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Re: [perl #116020] toggle operator missing reset: proposal

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September 5, 2013 19:03
Re: [perl #116020] toggle operator missing reset: proposal
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tlhackque wrote:
>call-checker plugin?

See L<perlapi/cv_set_call_checker>.  It's a mechanism that allows an
XS module to completely transform the op tree resulting from parsing a
subroutine call.  The "toggle $tog, /^--a$/, /^--b$/" expression parses
as a call to the toggle() sub, provided there is such a sub in scope.
A call checker attached to the sub can then replace the sub call with
an op tree that uses the argument ops in a different way.

>The problem with an explicit variable is that having a lifetime with
>the right semantics is not intuitively trivial.

A "state" variable gives you the whole-program lifetime that you get for
the state of a built-in toggle.  That's only rarely the best scope to
use, but it's there if you want it.  It looks like you want this scoping
(or think you want it) just because it's what the built-in feature does.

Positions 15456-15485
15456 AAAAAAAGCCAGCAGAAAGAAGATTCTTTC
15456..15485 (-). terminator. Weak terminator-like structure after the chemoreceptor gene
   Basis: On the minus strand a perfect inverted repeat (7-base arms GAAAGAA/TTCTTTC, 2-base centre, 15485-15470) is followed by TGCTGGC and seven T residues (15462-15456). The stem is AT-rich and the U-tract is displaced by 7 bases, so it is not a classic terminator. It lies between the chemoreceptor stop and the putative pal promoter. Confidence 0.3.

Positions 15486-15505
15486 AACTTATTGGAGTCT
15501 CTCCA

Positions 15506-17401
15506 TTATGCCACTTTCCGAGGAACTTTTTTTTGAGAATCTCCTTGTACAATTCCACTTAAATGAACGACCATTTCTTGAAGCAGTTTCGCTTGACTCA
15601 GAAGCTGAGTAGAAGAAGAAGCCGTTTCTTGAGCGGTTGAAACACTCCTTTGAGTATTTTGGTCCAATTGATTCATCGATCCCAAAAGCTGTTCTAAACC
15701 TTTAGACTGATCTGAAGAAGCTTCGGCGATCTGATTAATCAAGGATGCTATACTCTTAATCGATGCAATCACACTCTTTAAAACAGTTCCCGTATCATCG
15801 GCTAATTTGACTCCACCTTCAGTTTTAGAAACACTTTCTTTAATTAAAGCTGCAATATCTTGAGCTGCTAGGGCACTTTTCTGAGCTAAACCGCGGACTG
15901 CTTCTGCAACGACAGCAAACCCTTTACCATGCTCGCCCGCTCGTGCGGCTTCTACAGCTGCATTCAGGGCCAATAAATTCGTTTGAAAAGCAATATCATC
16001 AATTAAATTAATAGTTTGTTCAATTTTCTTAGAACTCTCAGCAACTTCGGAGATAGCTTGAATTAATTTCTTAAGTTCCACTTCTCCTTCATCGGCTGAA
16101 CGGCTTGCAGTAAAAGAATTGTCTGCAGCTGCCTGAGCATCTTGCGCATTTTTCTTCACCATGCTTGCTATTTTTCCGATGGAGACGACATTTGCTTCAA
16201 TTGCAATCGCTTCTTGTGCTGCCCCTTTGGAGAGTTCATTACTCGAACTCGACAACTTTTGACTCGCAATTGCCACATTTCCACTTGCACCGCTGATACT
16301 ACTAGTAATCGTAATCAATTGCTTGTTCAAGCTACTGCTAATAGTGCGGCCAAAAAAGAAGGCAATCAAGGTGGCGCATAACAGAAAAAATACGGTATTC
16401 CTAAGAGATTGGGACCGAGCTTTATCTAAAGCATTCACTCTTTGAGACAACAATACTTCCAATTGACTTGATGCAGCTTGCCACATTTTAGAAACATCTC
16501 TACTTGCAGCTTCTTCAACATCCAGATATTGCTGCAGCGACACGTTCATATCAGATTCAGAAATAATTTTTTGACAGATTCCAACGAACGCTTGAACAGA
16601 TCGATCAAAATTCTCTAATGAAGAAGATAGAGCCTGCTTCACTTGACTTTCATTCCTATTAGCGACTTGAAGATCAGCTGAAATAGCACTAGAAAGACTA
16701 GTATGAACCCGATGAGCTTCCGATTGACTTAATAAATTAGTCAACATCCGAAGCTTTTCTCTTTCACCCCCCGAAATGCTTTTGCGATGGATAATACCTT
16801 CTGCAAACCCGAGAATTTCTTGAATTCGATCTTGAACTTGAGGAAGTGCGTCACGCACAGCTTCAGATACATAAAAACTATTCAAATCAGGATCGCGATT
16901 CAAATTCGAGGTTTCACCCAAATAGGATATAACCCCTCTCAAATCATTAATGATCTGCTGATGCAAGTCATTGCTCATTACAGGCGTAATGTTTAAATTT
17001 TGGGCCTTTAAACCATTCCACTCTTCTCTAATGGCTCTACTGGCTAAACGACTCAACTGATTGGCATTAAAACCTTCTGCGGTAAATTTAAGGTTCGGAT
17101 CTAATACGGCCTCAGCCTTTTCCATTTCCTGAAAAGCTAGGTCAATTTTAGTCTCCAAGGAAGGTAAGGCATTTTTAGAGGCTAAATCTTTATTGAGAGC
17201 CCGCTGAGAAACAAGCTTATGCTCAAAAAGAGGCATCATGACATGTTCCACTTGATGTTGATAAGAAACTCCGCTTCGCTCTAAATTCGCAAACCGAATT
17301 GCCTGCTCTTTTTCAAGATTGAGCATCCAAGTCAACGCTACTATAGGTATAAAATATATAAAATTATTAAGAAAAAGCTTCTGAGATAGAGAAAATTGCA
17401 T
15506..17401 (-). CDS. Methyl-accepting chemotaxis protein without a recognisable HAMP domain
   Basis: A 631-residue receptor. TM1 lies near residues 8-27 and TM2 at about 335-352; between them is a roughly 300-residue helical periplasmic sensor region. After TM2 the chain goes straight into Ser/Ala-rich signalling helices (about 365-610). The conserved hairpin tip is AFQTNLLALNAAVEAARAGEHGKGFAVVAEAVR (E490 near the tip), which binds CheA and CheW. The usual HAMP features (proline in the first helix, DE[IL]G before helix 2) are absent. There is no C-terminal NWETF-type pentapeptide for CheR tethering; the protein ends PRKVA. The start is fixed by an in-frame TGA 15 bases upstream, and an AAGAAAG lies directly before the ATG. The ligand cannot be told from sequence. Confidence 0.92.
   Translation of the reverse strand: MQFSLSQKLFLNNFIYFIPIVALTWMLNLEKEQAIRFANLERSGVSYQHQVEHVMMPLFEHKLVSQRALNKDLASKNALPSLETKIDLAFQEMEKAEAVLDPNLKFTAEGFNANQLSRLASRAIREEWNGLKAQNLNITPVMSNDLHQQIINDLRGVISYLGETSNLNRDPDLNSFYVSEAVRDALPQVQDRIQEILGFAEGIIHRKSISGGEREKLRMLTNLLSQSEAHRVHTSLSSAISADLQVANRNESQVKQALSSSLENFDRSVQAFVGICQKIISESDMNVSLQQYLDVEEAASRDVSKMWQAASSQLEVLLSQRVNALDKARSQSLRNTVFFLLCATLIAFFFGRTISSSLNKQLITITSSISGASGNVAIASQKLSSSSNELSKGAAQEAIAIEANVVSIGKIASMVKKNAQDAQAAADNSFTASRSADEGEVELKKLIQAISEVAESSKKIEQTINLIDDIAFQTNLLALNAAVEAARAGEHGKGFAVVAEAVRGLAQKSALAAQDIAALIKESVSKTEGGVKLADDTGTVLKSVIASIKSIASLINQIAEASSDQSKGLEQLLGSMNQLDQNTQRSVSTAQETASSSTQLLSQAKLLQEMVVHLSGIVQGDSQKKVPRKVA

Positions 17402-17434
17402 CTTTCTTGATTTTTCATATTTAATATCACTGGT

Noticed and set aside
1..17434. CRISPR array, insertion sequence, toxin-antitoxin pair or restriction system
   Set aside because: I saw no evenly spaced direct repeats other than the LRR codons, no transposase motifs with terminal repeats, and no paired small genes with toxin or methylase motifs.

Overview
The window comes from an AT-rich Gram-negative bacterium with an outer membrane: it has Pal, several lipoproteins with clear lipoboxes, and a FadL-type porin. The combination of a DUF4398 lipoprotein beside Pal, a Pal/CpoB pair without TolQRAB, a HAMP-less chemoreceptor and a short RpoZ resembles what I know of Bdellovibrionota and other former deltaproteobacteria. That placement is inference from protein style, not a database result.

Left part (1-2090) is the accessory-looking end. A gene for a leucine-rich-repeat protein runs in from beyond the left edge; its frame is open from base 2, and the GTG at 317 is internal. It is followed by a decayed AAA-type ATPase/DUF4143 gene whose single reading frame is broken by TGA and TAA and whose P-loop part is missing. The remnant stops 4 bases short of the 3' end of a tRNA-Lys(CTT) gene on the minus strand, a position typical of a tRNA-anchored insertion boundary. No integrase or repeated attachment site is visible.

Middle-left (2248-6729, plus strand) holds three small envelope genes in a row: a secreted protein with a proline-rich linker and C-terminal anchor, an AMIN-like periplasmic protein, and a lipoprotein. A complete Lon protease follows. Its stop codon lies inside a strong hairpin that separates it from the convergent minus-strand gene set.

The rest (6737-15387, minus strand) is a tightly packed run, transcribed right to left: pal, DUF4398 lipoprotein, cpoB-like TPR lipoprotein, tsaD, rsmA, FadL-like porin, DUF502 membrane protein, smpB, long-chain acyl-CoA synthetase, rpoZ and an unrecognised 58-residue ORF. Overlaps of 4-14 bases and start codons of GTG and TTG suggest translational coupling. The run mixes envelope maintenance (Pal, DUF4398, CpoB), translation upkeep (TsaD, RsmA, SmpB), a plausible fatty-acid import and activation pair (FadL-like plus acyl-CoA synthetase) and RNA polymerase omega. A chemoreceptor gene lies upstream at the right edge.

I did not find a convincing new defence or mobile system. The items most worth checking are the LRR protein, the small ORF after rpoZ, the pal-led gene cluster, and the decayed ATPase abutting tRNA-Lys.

Most of your cases for resetting toggles would probably be better handled
by having a separate instance of the state variable per invocation of
some function, which you could get with a "my" variable.

>Without an explicit variable,  how do you have instance state?

A call checker can introduce implicit variables if it wants to.
If they're "state" variables, they'll act exactly like the implicit
state of built-in toggles.

>have to label the statement (and deal with more than one in a
>statement - e.g. toggle1 || toggle2)

That's a good reason why the labels on statements are not a good approach
to linking reset operations to toggle expressions.  Another good reason
is that statement labels are designed to be resolved at runtime, whereas
this feature makes more sense with compile-time resolution.  Some of the
other issues you list are also problems that only arise if you attempt
to use statement labels for this.  The great thing about using ordinary
variables to hold state is that the whole mechanism already exists,
with sensible semantics and a lot of flexibility.

>To me, this seems a lot harder than making the current toggle's state
>visible and addressable

The problems with using statement labels would apply regardless of
whether it's a new module implementation or a modification of the
built-in toggles.

>                      This might be neater, but I assumed that novel
>syntax was the greater barrier.

Novel syntax (both here and for the reset operator) is less of a problem
than using a semantic feature for a purpose for which it is not suitable.
But overall there's some resistance to adding *any* substantive feature
to the core that could be implemented as a module.


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